This really helped add some depth to the shadows but also toned down the dry-brushing quite a bit. It did help blend in the colour transitions between the base coat and dry-brushing highlights.

Painting some ship lights 

Close up of the lights

Putting the lights on!

A simple way to add life to the star destroyers is to paint on some spots of bright colour to simulate lights coming out of windows. I used a mix of white and one of GW’s yellows. You want a very pastel colour. This can be done in two passes or just one; if you do two passes you can add two tones of lighting which adds some depth.

You can also drybrush on some of the pastel yellow colour around the lights – I attempted this but was afraid of screwing up the previously added grey dry-brushing, so didn’t do much and gave-up pretty quick.

Painting the Engines

I didn’t take any good photos of the paining of the engines. The default paintwork by FFG is rubbish and benefits from some attention.

While engines don’t sound interesting or important, they are an area that can really help make a model stand out – colour wise, they are hight contrast compared to the grey hull.

Go through the usual steps – base coat in light blue, wash, and then highlight. It can really help to be patient and build up highlight tones. I often use glaze medium in areas like this.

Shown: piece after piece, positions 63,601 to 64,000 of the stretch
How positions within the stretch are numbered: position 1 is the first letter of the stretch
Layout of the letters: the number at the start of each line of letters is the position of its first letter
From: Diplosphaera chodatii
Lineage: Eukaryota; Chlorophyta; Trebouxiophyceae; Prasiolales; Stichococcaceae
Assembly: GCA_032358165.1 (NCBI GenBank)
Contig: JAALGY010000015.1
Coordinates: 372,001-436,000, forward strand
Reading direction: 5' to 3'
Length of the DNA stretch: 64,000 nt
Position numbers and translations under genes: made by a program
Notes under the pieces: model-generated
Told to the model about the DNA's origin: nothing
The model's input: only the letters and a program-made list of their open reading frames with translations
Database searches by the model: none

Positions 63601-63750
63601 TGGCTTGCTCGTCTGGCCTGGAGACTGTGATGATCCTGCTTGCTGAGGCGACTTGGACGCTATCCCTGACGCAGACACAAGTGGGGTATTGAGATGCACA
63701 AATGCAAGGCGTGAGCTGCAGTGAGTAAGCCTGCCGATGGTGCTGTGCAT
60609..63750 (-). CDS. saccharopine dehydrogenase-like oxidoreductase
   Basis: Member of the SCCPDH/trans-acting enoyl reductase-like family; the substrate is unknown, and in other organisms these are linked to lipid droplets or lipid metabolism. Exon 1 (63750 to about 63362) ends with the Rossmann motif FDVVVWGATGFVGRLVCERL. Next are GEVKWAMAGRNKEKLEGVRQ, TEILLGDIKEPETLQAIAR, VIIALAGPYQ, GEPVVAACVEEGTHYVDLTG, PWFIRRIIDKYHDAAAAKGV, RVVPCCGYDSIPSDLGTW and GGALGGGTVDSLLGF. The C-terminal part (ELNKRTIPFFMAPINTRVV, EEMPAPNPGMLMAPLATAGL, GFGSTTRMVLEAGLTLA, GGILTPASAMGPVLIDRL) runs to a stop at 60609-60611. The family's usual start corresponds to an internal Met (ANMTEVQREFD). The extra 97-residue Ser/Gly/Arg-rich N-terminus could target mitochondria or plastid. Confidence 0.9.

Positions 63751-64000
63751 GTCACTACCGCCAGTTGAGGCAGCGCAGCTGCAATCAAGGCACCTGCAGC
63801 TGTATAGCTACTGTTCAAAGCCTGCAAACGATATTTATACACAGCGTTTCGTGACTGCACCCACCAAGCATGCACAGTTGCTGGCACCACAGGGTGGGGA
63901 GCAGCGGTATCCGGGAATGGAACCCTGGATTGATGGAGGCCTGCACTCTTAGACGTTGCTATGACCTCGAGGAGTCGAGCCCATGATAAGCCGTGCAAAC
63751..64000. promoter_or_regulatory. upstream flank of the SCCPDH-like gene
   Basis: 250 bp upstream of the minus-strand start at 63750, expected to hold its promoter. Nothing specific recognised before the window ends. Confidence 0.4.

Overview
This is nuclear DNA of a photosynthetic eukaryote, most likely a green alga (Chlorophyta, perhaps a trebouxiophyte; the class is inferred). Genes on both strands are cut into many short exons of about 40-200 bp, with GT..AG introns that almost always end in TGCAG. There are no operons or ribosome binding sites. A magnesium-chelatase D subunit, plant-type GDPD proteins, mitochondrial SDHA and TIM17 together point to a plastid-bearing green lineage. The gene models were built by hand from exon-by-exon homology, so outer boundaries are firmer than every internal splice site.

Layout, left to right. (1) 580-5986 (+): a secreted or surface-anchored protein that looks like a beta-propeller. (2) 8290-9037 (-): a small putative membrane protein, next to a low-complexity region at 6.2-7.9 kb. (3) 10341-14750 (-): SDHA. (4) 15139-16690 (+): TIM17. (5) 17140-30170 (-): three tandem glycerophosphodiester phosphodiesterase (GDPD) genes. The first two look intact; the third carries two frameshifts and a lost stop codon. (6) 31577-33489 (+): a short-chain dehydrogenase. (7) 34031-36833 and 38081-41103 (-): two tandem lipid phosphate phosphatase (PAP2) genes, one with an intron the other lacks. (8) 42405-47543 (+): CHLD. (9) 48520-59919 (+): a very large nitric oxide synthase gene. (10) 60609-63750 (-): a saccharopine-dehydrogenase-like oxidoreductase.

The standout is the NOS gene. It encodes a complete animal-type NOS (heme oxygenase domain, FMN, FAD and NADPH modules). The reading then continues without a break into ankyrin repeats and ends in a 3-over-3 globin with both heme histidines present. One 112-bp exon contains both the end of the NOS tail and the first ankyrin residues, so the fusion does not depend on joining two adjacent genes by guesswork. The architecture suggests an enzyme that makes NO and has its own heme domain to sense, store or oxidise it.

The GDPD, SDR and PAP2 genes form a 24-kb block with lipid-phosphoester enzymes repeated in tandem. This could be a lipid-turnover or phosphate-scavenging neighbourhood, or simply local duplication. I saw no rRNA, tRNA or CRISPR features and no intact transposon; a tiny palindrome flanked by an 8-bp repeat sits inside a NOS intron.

In the end, I wasn’t overly pleased with the results, but I didn’t want to spend ages on them.

Close up of the finished Star Destroyer

More dry-brushing and final touches

I left the model for a few weeks, considering it don and got on with other things, including the second Victory Star Destroyer. As I neared the completion of this second VSD, I realised my first victory looked a bit too under stated (as is my style). I did two things.

1. I applied a few more coats of dry brushing in grey. To speed tings things, I used a much bigger brush than before.

2. I painted the turbo lasers; first in black, and then highlighted using a mix of black and a metallic silver (bolt-gun metal, I think)

The photo on the right shows the final results.

Two finished Victory Star Destroyers painted  using this method. The second model was based in Games Workshop’s “Skavenblight Dinge” mixed with some grey.